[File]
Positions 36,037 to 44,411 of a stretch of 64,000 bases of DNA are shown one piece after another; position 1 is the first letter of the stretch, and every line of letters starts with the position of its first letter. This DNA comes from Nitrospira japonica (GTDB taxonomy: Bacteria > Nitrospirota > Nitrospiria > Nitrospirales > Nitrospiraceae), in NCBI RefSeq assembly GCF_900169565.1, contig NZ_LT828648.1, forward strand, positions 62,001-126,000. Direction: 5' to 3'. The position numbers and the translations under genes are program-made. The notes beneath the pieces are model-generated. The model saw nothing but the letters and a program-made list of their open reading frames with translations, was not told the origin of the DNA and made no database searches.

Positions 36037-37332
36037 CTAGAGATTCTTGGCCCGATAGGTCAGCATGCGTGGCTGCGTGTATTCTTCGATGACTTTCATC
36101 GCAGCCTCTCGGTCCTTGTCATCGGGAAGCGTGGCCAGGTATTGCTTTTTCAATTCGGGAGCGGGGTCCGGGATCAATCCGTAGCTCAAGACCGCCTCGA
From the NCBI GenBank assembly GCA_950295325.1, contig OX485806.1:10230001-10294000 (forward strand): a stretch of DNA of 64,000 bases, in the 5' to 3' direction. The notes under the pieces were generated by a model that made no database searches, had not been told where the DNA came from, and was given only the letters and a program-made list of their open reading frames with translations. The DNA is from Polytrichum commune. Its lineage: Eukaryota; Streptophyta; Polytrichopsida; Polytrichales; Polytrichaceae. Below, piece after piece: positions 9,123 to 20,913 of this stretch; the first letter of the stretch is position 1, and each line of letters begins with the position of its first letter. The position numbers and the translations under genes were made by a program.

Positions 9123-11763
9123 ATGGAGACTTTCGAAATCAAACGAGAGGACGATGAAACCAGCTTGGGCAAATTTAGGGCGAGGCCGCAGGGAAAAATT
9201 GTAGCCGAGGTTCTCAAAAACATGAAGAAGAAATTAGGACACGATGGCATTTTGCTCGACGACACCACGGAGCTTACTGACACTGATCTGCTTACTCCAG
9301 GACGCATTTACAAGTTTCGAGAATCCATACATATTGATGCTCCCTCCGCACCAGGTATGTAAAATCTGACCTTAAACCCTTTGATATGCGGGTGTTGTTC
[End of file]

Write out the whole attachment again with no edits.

Positions 36,037 to 44,411 of a stretch of 64,000 bases of DNA are shown one piece after another; position 1 is the first letter of the stretch, and every line of letters starts with the position of its first letter. This DNA comes from Nitrospira japonica (GTDB taxonomy: Bacteria > Nitrospirota > Nitrospiria > Nitrospirales > Nitrospiraceae), in NCBI RefSeq assembly GCF_900169565.1, contig NZ_LT828648.1, forward strand, positions 62,001-126,000. Direction: 5' to 3'. The position numbers and the translations under genes are program-made. The notes beneath the pieces are model-generated. The model saw nothing but the letters and a program-made list of their open reading frames with translations, was not told the origin of the DNA and made no database searches.

Positions 36037-37332
36037 CTAGAGATTCTTGGCCCGATAGGTCAGCATGCGTGGCTGCGTGTATTCTTCGATGACTTTCATC
36101 GCAGCCTCTCGGTCCTTGTCATCGGGAAGCGTGGCCAGGTATTGCTTTTTCAATTCGGGAGCGGGGTCCGGGATCAATCCGTAGCTCAAGACCGCCTCGA
From the NCBI GenBank assembly GCA_950295325.1, contig OX485806.1:10230001-10294000 (forward strand): a stretch of DNA of 64,000 bases, in the 5' to 3' direction. The notes under the pieces were generated by a model that made no database searches, had not been told where the DNA came from, and was given only the letters and a program-made list of their open reading frames with translations. The DNA is from Polytrichum commune. Its lineage: Eukaryota; Streptophyta; Polytrichopsida; Polytrichales; Polytrichaceae. Below, piece after piece: positions 9,123 to 20,913 of this stretch; the first letter of the stretch is position 1, and each line of letters begins with the position of its first letter. The position numbers and the translations under genes were made by a program.

Positions 9123-11763
9123 ATGGAGACTTTCGAAATCAAACGAGAGGACGATGAAACCAGCTTGGGCAAATTTAGGGCGAGGCCGCAGGGAAAAATT
9201 GTAGCCGAGGTTCTCAAAAACATGAAGAAGAAATTAGGACACGATGGCATTTTGCTCGACGACACCACGGAGCTTACTGACACTGATCTGCTTACTCCAG
9301 GACGCATTTACAAGTTTCGAGAATCCATACATATTGATGCTCCCTCCGCACCAGGTATGTAAAATCTGACCTTAAACCCTTTGATATGCGGGTGTTGTTC